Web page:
Fashion designers are beginning to move away from lime green, which is viewed as younger and less upscale, in favor of very leafy green shades, deeper moss greens and olives. These various hues are the new neutrals, Chow said. The undercurrent is that green is becoming more upscale, as evidenced by Barneys New York’s green-themed holiday windows and Knightley’s gown, she said.

Of course, sometimes there are other advantages at play. “Keira Knightley wears her clothes beautifully,” Chow said.

Green is seen as a positive color and conveys a sense of doing good, due chiefly to the environmental movement, she said. It also relays “honesty, authenticity and just being modern,” Chow added. Given that, green is cropping up in more branding and graphic design, with many new companies opting for green logos. BP, which was formerly known as British Petroleum, was one of the first to jump on the trend, and its redesigned green logo was well-received by the designer world, Chow noted. Conversely, blue logos deliver a more corporate feel, she said.

But green was already seeing a comeback in fashion before Knightley took to the silver screen earlier this month. Marc Bouwer showed a variety of green gowns on his runway in September, and Luca Luca has an emerald green tiered column gown with a low-slung hand-beaded belt in its Madison Avenue store’s window. Store manager Christina Klisanin said she had not seen the film, when the $3,200 dress from Luca Luca’s resort collection was put on display earlier this month. Interestingly, one of the dresses was requested by Knightley’s stylist for a shoot and movie premiere, but she did not wind up wearing it. A Luca Luca client has already secured the dress for her trip to the Grammy Awards, Klisanin said. And a few Luca Luca shoppers have referenced Knightley’s dress as proof that green is in, she added.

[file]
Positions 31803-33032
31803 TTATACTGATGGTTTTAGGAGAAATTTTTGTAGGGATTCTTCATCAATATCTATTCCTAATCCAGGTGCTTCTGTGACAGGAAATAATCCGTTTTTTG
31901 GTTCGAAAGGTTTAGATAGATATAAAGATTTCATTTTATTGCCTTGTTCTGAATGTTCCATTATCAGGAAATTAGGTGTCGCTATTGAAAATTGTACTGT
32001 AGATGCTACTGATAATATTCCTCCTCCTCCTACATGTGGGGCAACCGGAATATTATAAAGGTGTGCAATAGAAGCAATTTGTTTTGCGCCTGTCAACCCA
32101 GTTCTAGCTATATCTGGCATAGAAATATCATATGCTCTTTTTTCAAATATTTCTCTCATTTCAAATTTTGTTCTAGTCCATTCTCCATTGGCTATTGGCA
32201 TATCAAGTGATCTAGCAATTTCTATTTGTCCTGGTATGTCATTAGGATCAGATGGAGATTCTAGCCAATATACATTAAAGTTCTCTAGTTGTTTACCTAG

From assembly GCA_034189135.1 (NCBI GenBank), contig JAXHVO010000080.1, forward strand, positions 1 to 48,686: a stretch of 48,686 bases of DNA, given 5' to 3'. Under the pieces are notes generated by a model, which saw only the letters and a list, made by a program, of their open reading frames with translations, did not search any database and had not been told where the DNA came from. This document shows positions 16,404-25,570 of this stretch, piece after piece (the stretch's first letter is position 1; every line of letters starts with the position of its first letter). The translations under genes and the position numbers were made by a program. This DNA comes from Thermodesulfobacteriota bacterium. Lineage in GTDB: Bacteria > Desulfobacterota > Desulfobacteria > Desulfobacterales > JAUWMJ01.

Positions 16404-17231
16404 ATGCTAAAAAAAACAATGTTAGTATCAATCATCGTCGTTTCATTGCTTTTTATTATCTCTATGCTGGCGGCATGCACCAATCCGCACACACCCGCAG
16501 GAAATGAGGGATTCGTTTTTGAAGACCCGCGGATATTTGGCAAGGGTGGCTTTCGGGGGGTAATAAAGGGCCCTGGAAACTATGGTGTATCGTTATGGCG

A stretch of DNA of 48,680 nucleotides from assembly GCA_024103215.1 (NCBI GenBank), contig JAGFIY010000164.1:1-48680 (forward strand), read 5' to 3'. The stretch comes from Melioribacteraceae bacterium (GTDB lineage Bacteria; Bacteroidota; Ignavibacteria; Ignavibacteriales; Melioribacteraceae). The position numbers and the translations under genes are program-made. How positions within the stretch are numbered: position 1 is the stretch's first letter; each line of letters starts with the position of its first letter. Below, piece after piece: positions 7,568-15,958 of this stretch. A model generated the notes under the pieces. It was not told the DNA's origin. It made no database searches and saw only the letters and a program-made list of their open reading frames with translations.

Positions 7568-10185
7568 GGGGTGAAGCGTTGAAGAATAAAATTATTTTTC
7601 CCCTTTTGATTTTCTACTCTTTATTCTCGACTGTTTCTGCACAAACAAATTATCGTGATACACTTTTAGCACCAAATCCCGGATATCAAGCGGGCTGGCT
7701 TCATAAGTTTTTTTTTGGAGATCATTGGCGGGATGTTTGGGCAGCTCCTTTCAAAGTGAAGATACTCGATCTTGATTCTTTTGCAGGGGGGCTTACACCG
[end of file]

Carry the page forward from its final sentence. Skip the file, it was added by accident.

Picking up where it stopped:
Eveningwear maker Cachet was already at work on an “Atonement”-inspired gown last week and its $280 version will ship to stores starting in May. Customers continue to react to what celebrities wear to red- carpet affairs like the Oscars, Golden Globes and Grammys, said sales manager Michael Ruff. In addition, “Green is going to be very important going forward — it already is now,” he said.

After “Access Hollywood” featured a knockoff by New York-based eveningwear manufacturer Faviana on air Friday night, the New York-based company received thousands of e-mails from consumers, said co-president Omid Moradi. Faviana expects to sell “thousands” of its $238 polyester charmeuse version. “We’ve been taking orders all day,” said Moradi, who has yet to see the film.

Allen Schwartz, design director of ABS by Allen Schwartz, said his company has moved away from knockoffs. “It seemed as though everyone thought of us as that. We wanted to get away from all that,” he said. “We’re really about what’s trending.”

That said, he does have Grecian gowns including a sage-colored one in his May/June collection, but that is nothing new.

“The trend of Grecian and ruching has really been alive for the last six to eight weeks,” Schwartz said. “It’s really the whole Marlene Dietrich, Joan Crawford way of dressing.”